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University of Cincinnati Police Resume Patrols After Killing of Samuel DuBose

The decision to resume patrols coincides with the start of the fall semester
Image: Body cam video shows University of Cincinnati police officer Ray Tensing standing near Dubose vehicle in Cincinnati
University of Cincinnati police officer Ray Tensing stands near a car after driver Samuel Dubose was allegedly pulled over and shot during a traffic stop in Cincinnati on July 19 in a still image from a body camera video released by the Hamilton County Prosecutor's Office on July 29.Hamilton County Prosecutor's Office / Reuters

The University of Cincinnati Police Department has resumed patrols in neighborhoods surrounding the school’s campus, one month after a department officer shot and killed an unarmed black motorist.

On June 19, then-Officer Ray Tensing fatally shot Samuel DuBose, 43, during an off-campus traffic stop. Tensing has since been charged with murder and voluntary manslaughter and fired from his position with the department. Following the shooting, University President Santa Ono voluntarily suspended off-campus patrols while promising a thorough review of the incident and an in-depth examination of department.

The decision to resume patrols coincides with the start of the fall semester — timing both the University of Cincinnati and the Cincinnati Police Department said is not coincidental.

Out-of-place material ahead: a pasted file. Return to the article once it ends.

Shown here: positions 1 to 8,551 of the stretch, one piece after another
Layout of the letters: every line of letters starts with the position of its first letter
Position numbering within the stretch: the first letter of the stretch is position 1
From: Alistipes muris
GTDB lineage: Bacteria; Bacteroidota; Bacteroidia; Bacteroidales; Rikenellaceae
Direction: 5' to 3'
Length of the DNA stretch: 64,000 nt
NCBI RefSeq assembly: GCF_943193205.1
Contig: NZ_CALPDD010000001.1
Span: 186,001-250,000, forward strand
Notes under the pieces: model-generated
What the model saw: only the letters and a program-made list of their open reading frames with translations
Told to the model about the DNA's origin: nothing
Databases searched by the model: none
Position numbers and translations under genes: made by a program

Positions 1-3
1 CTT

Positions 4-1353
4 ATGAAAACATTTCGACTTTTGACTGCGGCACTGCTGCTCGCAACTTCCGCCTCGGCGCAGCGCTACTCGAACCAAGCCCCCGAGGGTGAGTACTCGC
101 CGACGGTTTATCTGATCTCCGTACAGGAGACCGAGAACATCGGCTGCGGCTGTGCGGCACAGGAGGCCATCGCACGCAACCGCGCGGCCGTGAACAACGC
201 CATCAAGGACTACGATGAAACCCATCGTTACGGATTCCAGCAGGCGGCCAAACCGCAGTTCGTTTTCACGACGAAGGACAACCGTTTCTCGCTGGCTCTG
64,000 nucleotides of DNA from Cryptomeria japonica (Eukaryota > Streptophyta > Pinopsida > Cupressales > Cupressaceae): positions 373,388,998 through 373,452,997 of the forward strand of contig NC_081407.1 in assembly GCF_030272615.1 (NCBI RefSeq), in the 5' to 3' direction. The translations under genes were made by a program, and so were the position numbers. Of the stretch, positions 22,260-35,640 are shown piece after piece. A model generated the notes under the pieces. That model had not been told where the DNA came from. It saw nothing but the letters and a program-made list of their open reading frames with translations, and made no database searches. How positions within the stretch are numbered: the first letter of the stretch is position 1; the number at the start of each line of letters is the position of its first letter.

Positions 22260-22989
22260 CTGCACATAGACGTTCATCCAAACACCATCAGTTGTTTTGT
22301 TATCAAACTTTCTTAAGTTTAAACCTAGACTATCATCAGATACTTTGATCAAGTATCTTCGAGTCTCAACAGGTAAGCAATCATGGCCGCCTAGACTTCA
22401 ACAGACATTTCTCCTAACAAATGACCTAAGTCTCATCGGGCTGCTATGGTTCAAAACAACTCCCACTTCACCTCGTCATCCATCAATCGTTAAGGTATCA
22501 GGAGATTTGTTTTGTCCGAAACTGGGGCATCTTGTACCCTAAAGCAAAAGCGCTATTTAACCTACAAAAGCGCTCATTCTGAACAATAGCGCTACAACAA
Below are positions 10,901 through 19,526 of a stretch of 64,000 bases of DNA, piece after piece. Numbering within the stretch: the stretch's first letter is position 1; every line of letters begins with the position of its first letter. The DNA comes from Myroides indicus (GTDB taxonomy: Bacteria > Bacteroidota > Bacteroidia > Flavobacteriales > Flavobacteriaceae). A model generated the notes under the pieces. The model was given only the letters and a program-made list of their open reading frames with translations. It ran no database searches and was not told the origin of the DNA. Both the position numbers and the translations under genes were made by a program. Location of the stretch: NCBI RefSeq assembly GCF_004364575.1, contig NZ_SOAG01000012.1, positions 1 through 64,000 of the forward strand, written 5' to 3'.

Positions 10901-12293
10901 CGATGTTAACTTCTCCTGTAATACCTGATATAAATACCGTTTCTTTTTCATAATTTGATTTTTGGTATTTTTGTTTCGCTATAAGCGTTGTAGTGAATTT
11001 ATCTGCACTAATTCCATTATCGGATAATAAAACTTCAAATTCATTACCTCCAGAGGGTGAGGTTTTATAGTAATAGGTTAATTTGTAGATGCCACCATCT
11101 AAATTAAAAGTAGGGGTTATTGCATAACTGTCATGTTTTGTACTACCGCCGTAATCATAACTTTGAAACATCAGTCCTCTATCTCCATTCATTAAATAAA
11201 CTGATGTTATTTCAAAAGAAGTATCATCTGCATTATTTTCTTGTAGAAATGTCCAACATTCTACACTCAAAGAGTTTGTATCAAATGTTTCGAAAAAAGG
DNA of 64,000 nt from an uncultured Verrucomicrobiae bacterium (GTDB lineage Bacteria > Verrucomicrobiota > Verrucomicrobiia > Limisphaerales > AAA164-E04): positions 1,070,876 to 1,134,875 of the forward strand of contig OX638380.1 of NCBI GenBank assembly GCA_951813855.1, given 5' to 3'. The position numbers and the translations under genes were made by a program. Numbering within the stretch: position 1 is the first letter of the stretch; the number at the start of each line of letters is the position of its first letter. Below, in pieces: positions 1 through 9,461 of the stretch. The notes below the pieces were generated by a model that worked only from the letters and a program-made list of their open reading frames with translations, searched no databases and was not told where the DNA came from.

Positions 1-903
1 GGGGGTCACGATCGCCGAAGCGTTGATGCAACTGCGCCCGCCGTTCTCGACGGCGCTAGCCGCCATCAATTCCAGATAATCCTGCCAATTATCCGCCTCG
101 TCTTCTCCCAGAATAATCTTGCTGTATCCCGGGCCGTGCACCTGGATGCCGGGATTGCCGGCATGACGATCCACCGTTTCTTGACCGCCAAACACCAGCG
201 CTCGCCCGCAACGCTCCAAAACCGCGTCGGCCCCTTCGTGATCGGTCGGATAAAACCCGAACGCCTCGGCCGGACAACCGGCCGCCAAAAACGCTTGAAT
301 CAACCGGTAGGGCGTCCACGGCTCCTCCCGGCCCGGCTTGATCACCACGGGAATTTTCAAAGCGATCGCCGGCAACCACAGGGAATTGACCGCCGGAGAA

“It might be too early. Candidly, it might be,” said Cincinnati Police Chief Jeffery Blackwell. “But we have a responsibility to the parents of those 44,000 young people getting an education at UC. We have a responsibility to the U.C. community to make things as safe as possible.”

Samuel DuboseFamily handout

UCPD officers are operating under revised guidelines that emphasize visibility in the community over traffic enforcement. For example, they will refrain from proactive traffic or pedestrian stops. They will also soon be operating under an early warning system at the university, which will provide real-time data on officers to identify potential red flags like skewed demographic breakdowns in the issuance of citations.

For critics of the resumed patrols however, timing is a key issue. The University of Cincinnati is in the early stages of their in-depth examination and an internal review of the shooting is not yet complete. Potential reforms to training or policy have yet to take place.

“I think they’re rushing to get their police officers back on the street so they can say students are safe when the problem is the community around the university seemingly is not safe,” says attorney Mark O’Mara, who represents members of the DuBose family. “UCPD has a long way to go to prove themselves to the community.”

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